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Passion for painting: West Fargo woman updates cabinets with stroke of a brush

WEST FARGO-The heart of Ashley Bakkegard's home was orange and she hated it. Oak cabinetry dominated the kitchen in her ranch-style house that was built in the 1980s. Six years ago, she decided to do something about it. New cabinets would cost $3...

Ashley Bakkegard refinished her oak kitchen cabinets and added a quartz countertop to her West Fargo home. Dave Wallis / The Forum
Ashley Bakkegard refinished her oak kitchen cabinets and added a quartz countertop to her West Fargo home. Dave Wallis / The Forum

WEST FARGO-The heart of Ashley Bakkegard's home was orange and she hated it. Oak cabinetry dominated the kitchen in her ranch-style house that was built in the 1980s. Six years ago, she decided to do something about it. New cabinets would cost $30,000 or more, so the 34-year-old West Fargo woman stripped, sanded and painted all 48 cabinets and drawers, giving her kitchen a facelift for less than $2,000. It was her first project. Friends started asking Bakkegard to paint their cabinets, too. The successful transformations inspired Bakkegard to leave her career in finance and start her painting and refinishing business, Brushed Interiors, in January. Although she says it was scary, Bakkegard knew her passion for painting made her happier than numbers. "My three kids need to know that I can go to work and love my job," she says. "I was burnt out, and me quitting my job meant no guaranteed income or benefits. But there's never a right time." Encouraged by her husband, Andy, she tested the waters by renting a booth at a remodeling expo in Fargo in February and ran out of her 300 business cards in two days. Soon, she had five clients.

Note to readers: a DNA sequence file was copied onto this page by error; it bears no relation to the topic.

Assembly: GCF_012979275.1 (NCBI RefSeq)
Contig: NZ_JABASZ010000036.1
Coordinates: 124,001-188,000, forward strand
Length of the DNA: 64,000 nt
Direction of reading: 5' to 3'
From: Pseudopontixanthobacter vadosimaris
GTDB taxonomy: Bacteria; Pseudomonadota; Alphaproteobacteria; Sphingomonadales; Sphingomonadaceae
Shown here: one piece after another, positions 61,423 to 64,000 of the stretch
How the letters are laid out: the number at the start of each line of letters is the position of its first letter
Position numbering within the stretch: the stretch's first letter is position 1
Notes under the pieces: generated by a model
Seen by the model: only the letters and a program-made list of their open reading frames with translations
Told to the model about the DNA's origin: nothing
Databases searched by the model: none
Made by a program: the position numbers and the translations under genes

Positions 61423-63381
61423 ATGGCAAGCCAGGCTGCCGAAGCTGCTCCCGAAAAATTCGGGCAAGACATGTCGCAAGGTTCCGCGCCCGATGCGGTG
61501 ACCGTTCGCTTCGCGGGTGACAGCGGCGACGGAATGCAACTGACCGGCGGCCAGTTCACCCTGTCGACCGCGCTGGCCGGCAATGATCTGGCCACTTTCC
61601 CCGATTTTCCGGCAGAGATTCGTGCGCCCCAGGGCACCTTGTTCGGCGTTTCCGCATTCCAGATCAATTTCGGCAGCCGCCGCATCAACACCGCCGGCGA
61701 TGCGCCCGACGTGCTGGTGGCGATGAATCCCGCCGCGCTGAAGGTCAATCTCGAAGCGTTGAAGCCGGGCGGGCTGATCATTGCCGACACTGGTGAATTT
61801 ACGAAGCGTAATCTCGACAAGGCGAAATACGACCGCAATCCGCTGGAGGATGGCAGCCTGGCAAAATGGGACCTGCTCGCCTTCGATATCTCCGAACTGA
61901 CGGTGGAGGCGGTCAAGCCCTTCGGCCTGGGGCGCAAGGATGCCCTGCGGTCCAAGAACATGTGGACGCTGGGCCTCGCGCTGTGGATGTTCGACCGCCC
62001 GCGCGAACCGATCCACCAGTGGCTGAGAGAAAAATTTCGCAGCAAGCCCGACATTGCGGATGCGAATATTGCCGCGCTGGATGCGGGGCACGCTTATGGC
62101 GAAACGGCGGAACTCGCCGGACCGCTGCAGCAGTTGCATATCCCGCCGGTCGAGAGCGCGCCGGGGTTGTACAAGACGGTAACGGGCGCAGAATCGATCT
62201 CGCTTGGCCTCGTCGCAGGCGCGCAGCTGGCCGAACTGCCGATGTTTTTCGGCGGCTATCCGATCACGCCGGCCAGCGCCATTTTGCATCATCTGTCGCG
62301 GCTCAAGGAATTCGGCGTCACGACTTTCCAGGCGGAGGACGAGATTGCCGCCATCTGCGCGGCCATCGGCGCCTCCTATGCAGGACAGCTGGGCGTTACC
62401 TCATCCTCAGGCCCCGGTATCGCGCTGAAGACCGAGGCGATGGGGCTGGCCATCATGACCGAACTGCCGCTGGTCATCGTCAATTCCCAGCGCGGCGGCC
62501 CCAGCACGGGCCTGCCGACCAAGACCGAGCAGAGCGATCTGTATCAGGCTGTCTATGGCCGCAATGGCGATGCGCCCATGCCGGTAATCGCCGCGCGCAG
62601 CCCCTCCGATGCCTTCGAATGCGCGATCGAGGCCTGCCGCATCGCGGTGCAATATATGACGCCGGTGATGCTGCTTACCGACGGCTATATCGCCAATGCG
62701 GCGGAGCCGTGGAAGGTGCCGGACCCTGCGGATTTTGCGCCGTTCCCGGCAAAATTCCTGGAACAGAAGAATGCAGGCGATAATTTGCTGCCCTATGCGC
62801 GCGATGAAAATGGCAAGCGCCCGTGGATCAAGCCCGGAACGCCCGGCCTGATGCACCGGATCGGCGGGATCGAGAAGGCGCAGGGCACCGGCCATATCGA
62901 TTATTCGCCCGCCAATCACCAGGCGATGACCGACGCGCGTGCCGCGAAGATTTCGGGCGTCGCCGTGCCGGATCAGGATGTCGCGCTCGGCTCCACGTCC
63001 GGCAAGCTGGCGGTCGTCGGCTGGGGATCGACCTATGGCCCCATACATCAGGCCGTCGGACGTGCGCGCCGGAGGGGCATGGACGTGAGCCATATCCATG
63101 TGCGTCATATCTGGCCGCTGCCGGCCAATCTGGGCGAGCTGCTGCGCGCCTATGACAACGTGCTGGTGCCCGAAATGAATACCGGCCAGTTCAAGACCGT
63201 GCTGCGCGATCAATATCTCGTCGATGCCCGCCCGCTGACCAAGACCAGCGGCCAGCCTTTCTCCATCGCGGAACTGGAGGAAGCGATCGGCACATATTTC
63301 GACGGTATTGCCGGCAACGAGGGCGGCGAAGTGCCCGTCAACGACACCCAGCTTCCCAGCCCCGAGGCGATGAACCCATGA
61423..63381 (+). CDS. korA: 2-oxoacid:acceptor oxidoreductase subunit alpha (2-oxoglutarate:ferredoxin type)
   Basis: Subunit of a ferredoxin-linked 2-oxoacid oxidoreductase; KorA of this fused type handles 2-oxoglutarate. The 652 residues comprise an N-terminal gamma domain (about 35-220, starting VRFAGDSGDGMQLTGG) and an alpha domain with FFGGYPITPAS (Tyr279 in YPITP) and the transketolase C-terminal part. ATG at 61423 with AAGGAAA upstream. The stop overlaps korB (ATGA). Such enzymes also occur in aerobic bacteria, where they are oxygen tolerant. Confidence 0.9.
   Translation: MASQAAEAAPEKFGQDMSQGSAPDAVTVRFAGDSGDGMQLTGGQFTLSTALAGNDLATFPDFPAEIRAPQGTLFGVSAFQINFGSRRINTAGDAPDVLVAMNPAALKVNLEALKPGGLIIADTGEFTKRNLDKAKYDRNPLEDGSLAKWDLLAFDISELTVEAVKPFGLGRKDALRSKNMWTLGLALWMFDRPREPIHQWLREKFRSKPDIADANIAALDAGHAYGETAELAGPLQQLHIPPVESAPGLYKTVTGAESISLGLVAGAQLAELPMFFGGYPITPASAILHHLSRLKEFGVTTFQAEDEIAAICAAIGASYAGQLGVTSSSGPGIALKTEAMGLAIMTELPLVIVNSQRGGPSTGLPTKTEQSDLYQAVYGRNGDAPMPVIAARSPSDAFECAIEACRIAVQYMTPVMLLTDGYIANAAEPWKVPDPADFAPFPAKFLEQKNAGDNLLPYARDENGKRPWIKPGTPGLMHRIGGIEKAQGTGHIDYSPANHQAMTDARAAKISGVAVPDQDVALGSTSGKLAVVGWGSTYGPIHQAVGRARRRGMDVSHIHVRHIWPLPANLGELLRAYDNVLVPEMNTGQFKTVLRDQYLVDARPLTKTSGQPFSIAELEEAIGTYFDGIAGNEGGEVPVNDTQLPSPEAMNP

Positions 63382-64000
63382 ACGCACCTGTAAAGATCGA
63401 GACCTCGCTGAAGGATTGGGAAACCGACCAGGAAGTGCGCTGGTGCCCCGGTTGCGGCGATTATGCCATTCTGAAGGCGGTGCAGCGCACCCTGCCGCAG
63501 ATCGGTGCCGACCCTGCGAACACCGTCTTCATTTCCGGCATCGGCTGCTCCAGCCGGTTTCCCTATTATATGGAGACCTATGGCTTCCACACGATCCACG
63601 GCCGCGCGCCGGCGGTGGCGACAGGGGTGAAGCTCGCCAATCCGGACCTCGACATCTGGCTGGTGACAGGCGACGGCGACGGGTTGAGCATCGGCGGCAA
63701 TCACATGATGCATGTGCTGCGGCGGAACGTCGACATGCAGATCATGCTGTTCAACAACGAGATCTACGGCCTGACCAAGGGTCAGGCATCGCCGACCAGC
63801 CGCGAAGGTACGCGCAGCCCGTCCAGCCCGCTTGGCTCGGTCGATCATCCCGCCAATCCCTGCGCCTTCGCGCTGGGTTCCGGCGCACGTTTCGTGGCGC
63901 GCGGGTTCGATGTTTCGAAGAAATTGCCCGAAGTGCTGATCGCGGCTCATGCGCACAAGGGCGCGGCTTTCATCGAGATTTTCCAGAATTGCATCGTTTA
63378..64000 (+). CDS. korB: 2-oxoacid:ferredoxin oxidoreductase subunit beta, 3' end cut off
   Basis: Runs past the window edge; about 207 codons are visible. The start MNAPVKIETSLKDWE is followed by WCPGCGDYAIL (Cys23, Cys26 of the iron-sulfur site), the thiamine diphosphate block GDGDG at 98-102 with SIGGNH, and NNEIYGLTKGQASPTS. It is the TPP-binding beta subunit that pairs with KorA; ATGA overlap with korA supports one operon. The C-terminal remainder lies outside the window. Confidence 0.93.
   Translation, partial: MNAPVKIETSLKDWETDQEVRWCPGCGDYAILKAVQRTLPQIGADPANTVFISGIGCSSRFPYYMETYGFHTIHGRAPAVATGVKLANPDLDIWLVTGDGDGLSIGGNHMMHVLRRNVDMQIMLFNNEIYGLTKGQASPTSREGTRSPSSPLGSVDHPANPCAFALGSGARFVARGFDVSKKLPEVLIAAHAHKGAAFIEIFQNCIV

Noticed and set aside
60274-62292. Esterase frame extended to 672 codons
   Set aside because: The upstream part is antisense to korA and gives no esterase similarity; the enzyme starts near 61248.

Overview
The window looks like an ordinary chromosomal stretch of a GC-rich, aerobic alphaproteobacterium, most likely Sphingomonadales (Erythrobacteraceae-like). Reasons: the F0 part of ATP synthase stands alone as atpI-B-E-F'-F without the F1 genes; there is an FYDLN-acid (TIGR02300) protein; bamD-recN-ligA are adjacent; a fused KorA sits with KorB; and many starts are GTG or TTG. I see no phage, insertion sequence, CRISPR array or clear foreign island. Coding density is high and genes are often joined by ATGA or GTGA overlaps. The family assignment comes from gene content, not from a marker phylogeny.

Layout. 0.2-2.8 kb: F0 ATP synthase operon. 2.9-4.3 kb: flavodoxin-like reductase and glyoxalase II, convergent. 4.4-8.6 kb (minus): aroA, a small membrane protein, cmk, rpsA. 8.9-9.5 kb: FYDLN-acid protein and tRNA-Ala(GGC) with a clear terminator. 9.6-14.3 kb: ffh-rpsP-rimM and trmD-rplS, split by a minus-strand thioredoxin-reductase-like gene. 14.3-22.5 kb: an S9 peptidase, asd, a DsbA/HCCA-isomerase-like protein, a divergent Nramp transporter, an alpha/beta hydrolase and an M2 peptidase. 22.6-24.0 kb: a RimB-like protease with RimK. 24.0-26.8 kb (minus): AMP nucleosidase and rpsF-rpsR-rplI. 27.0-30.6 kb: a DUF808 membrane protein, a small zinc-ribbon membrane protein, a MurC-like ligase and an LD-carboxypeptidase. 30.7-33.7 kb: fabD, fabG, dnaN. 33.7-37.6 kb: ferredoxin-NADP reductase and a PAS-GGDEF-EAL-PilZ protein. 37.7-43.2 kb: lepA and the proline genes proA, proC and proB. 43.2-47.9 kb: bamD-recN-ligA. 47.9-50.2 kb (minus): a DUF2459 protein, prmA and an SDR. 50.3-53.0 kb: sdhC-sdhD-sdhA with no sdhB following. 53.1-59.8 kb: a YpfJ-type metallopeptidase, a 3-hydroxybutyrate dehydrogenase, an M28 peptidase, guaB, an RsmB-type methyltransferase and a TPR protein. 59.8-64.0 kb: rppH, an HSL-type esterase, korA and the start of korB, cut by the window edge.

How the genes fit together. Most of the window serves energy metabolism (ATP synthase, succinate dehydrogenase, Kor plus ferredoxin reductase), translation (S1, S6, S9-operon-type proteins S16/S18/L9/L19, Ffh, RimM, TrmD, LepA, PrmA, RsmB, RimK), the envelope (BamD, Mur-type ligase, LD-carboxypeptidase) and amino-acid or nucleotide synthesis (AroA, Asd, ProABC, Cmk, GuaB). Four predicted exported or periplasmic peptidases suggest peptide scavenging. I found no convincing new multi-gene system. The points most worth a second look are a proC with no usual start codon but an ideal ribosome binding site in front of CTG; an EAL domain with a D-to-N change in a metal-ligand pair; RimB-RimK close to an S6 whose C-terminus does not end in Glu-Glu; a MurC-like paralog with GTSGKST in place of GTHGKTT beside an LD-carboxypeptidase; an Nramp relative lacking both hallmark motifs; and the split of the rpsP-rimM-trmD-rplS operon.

Ashley Bakkegard refinished her oak kitchen cabinets and added a quartz countertop to her West Fargo home. Dave Wallis / The Forum
Ashley Bakkegard refinished her oak kitchen cabinets and added a quartz countertop to her West Fargo home. Dave Wallis / The Forum